Based out of Philadelphia, Copper Spirits send me over two of their rare and fine spirits to check out: The Slow and Low Rock & Rye, and their Hochstadter’s 1884 Family Reserve Straight Rye Whiskey. And as a bourbon and whiskey lover, it’s worth mentioning, these are two of my new favorites, for different reasons.
First off there is Hochstetler’s Slow & Low Rock and Rye, a unique bottled cocktail that’s great for seated Oceanside or even at the pool. Created with love, the Slow & Low combines aged straight rye whiskey, Florida navel oranges, raw honey from Pennsylvania finished off with a small dose of rock dandy and bitters, which makes for one awesome pre-made beverage.
I received two samples that I shared with one of my closest friend Zach, and he best described the Slow & Low Rock and Rye as the “only companion to itself”. Imagine having the ability to travel with your beverage already pre-made, and when you get to your destination, all you have to do is pop the top, and pour. Now you don’t need any of those odd “survival kits” that ask you to create your drink on that long flight, or when you’re sitting in the airport, the premise is as simple as grabbing some ice and pouring like you would a canned soda.
It’s simply marvelous, and in terms of tastes, it’s one phenomenal beverage that you should have 5-6 of just sitting in your fridge. Each can is 100ML, which makes it super portable, and being extra dry on top of 84 proof, you get a beverage that even if you’re throwing a house party, your friends will think you are a tested and skilled bartender. You can purchase not only the actual Slow & Low Rye that it takes to make the cocktail, but you can but the canned beverage itself directly from their site.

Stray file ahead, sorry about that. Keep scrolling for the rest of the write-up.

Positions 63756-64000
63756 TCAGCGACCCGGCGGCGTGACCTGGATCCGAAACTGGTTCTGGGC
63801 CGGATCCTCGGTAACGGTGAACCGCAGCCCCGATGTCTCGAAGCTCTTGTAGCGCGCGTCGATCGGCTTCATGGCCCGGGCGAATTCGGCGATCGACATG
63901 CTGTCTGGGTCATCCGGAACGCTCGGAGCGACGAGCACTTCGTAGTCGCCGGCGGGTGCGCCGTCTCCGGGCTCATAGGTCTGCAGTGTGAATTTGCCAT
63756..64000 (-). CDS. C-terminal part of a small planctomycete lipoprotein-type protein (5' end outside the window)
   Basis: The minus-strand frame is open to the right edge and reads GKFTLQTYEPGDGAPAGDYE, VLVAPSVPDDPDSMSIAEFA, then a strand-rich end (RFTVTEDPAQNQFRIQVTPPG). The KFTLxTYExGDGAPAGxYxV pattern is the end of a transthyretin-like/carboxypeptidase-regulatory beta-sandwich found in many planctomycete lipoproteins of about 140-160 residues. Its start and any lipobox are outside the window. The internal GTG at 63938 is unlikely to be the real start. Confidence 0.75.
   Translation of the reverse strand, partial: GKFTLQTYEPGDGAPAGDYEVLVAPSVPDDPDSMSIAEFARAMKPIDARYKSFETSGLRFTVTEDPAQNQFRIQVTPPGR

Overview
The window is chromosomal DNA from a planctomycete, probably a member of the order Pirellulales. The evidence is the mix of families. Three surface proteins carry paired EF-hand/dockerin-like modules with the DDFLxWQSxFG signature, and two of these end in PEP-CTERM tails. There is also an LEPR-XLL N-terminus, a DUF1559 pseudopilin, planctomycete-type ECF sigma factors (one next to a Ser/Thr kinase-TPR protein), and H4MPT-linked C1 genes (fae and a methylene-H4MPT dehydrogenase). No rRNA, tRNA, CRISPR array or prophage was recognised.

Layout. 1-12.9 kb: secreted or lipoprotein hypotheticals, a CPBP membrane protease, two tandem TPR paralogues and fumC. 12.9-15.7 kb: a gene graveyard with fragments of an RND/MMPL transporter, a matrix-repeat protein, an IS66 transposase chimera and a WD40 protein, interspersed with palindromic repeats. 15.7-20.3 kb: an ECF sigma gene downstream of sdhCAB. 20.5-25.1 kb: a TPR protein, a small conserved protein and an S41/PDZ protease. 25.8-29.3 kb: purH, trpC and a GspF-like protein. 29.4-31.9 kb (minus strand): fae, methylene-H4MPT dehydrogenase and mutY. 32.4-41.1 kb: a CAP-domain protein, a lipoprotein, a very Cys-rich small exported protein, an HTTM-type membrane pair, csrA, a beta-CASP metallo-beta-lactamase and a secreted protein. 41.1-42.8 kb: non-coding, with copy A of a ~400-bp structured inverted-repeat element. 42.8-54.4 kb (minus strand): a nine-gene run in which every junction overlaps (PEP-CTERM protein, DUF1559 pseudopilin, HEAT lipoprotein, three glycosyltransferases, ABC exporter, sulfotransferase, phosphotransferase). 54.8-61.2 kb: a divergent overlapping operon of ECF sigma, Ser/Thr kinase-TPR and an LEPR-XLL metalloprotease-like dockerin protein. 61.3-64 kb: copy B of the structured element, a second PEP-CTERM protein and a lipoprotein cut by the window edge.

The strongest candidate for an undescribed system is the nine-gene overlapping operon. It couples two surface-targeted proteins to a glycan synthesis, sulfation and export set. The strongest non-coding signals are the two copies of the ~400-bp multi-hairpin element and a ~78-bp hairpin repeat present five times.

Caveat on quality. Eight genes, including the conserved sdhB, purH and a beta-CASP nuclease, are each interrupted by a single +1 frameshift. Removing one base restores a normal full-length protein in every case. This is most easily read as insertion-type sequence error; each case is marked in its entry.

Finally, there’s Hochstetler’s Family Reserve. A 100% farm grown Rye Grain that’s been aged 16 years and robust taste are not only distinguished but with a 123.8, the Philadelphia cask Rye is bottled with extreme care. Each bottle is aged for 16 years in an unfiltered oak barrel, giving off its golden hue. Philadelphia gets all four seasons, so not only does it receive the cold weather it needs for the barrel to contract the wood to wring out the oak that help, the variant temperatures, more specifically the cold actually slows down the extraction as well as the oxidation which allows you to experience the coherent flavors that you may not get to experience from distilleries that have might only experience just hot climates, especially in their rick houses. The outcome is the bold Family Reserve that is sourced directly from Alberta Distillers Limited and bottled in the city of brotherly love. With a limited stock, the straight rye whiskey has a taste that any rye drinker would absolutely love.
Although what I received of the Hochstetler’s Family Reserve Rye Whiskey was essentially just a nip, in a rimmed glasses, the nose of the rye, I initially tasted a brown sugar, obviously the oak from the cask, an undertone of clove, but what I gathered the most was a berry-like taste, which was a welcome surprise for someone who’s family bourbon and rye being majority Kentucky-based. The initial sip is very bold, and at 123.8 proof, you get that initial flair at the tip of your tongue, finishing with a very dry oaky like sip that leaves you wanting a bit more when it’s all said and done. I was actually pleasantly surprised by the Family Reserve, even more than the Slow & Low, and although I plan on having a lot of the Slow & Low cans stocked ready to go, I wouldn’t be opposed to having 2 bottles of Hochstetler’s Family Reserve just sitting on my bar, ready to be consumed when I invite friends over for an event. For more information on the Family Reserve, you can head directly here.
For more of Copper Spirits many varieties or just some general information about the company, you can head to their site today.
Source: Manufacturer supplied review unit
What I Like: The Family Reserve was special, I loved the presence after the first sip; The Slow & Low is super portable for that beach day out, and tastes great
What Needs Improvement: You’d be hard pressed to see many casual whiskey drinkers paying $200 for a bottle, but as a fan of Willett, I just might